The day before I left for college, my mother took me aside and gave me one particular piece of sage advice. “Never date a tenor,” she told me. I placed my right hand on my heart and gave her an earnest promise. After all, it didn’t seem like such a difficult task: the only real-life tenor that I had ever met was the fifty-five-year old specimen playing Siegfried at the opera house. Highlights included thinning hair, a problematic overbite, and a physical stature frighteningly similar to that of Jabba the Hut.
Less than two weeks later, I had already broken my promise. I called my mother and admitted the full extent of my failure as a daughter in five shameful words: “Mom…I’m dating a tenor.”
Alas, that tenor was only the first of many tenors, baritones, and basses to charm both my ears and my heart. To make matters worse, one of those baritones was really nothing more than a self-hating tenor, and one of the tenors was also a trumpet player, a crime that is tantamount to political treason in my parents’ house.
After each romance ended, I would clean up all of the broken glass and tattered rose petals and promise myself never to date a tenor (or a baritone or a bass) ever again. And yet, for a period of six years, it would only take the barest hint of a baritone aria or an elegant tenor high A to make me willingly plummet headlong into the exciting world of opera incest once again.
Here’s the scientific truth. Female singers are automatically built with a unique hormonal response that activates the instant they hear an adequate rendition of either “Dies Bildnis” or “Bella siccome un angelo.” Some women have such a keen aural perception that even the worst rendition of “Dies Bildnis” or “Bella siccome un angelo” will do. This, of course, explains Andrea Bocelli’s popularity.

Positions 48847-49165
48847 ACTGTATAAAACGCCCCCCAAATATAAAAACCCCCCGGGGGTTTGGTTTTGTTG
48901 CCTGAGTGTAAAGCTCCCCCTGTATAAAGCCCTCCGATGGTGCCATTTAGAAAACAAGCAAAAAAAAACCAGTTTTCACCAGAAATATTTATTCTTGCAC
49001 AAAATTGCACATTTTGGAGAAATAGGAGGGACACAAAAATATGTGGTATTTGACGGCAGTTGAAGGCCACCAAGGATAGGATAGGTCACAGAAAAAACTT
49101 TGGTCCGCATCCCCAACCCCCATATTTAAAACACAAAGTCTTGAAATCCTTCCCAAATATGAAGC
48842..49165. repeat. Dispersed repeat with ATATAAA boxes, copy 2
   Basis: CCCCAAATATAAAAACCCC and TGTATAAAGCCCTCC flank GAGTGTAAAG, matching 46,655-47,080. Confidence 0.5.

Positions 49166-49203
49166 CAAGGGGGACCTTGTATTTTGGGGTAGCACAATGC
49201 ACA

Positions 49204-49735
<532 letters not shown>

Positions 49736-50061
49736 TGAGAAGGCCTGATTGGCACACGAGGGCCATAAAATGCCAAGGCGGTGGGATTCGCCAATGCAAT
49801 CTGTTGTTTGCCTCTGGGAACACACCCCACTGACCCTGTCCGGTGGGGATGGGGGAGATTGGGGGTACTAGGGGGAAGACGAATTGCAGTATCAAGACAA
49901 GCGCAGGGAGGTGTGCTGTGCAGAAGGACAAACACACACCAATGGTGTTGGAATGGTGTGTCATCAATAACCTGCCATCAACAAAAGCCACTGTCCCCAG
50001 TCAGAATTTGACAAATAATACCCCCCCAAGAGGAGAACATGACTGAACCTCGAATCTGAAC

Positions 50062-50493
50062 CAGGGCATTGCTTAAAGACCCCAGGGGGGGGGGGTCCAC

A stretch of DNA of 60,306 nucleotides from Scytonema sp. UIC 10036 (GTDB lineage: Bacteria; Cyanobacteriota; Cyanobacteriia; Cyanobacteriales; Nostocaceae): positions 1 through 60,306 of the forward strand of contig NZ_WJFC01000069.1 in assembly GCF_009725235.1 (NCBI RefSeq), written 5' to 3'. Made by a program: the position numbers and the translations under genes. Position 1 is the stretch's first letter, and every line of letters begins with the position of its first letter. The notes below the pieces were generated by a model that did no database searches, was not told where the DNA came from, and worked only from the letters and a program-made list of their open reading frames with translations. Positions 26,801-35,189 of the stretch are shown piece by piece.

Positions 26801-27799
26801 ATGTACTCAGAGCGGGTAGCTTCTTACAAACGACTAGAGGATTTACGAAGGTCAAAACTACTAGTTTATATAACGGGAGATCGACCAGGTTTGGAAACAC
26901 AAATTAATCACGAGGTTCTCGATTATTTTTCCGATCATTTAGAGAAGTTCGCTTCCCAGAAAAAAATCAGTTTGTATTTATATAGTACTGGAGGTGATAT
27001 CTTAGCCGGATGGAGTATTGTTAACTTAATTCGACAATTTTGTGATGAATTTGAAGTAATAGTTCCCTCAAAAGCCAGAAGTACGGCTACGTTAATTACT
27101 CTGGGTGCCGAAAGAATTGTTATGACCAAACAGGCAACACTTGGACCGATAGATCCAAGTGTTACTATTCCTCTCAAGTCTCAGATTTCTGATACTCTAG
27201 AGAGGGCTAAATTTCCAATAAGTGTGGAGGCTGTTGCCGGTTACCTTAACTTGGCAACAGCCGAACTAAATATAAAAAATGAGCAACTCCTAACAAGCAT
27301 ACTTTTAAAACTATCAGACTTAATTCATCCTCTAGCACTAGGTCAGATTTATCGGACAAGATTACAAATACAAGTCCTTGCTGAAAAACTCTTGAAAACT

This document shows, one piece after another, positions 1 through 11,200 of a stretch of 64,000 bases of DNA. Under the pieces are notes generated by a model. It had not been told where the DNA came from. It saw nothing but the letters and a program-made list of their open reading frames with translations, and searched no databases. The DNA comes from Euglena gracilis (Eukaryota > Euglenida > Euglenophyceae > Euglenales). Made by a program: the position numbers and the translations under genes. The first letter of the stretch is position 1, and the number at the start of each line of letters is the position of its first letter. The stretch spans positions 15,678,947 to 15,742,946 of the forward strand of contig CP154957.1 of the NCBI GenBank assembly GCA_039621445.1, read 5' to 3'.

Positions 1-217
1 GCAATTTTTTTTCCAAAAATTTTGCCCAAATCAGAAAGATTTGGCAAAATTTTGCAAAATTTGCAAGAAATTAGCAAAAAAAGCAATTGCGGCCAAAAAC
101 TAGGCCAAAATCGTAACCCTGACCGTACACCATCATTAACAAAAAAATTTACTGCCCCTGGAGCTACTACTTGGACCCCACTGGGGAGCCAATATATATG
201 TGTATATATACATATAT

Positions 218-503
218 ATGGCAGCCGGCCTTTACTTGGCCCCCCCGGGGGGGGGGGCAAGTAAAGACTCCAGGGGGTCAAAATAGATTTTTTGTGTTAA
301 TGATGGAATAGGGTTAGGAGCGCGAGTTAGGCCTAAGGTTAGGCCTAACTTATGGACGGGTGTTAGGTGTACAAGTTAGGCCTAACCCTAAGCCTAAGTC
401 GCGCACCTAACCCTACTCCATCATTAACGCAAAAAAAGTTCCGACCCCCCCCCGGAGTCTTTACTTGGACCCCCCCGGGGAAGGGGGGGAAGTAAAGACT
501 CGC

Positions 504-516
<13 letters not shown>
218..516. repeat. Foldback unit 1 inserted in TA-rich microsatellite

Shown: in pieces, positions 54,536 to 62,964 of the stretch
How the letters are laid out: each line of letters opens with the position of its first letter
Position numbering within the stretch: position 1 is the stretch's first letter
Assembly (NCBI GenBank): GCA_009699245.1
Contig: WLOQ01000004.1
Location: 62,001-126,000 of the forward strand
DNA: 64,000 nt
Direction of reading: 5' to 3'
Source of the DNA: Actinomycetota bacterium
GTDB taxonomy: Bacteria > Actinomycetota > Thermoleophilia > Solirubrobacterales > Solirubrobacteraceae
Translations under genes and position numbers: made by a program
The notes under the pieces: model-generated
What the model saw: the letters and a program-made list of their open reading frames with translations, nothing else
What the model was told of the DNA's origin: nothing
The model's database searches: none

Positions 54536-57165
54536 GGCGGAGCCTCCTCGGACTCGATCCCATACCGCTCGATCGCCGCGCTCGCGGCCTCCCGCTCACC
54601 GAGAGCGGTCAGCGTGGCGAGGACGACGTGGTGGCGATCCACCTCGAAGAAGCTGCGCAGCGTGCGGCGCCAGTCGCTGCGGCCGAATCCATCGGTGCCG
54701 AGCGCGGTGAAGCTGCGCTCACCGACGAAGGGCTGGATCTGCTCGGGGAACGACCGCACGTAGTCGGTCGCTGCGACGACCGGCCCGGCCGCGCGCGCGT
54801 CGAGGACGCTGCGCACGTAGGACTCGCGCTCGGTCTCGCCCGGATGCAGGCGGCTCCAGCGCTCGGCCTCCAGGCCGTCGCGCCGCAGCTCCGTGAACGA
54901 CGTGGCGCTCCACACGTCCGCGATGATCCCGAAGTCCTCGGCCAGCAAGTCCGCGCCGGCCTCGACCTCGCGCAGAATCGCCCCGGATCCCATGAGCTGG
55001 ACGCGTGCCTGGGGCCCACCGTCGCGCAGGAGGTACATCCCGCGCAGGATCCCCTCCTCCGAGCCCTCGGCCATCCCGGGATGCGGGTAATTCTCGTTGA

This aural response is heightened by a visual reaction to the sleek lines of a tuxedo as well as the general sexual frustration that permeates the halls of every conservatory. For a practical exercise, combine all of the above in the soprano of your choosing, add twelve hours of opera rehearsal with a particular tenor or baritone, stir for six measures, and then simply wait for the emotional fireworks to begin.
Male singers, on the other hand, are completely unaware of the strength of the hormonal response that they inspire in females of the opera singing species. In the end, they simply wait for the women to flock to them and rely solely on an automatic “sing or sting” response that allows them to flee if they are approached by a soprano more than four times their size.
No matter how you stir it, romance and opera singing just don’t mix…at least not if you don’t want to have to have a straitjacket, two pairs of goggles, and plastic wine glasses on hand. Sure, it’s difficult to resist the charms of the opposite sex when she’s wearing a voluminous gown with a corset, he’s wearing extremely tight bloomers, and they are both singing the hell out of a virtuosic aria. But step back and think for a moment before you get too caught up in the cadenza.
Of all of the opera singers that I have dated, there are at least three that I am probably going to have to work with again at some point in my career. (As far as the rest of you go, I can tell you now what I was forced to deny while we were dating: your voice just isn’t very good.)
While I admit that it might be fun to trade passive-aggressive barbs with that tenor from my sophomore year of college, none of those relationships were really worth the future aggravation that I will have to face. Opera singing is our business, and, as we all know, one of the cardinal rules of any career is that you don’t mix business with pleasure.
So, as a soprano who has crossed over to the dark side of opera romance and lived to tell about it, let me condescend to give you some good advice.
Never date an opera singer.
Unless, of course, his brother is an investment banker. In that case, invite them both over for dinner.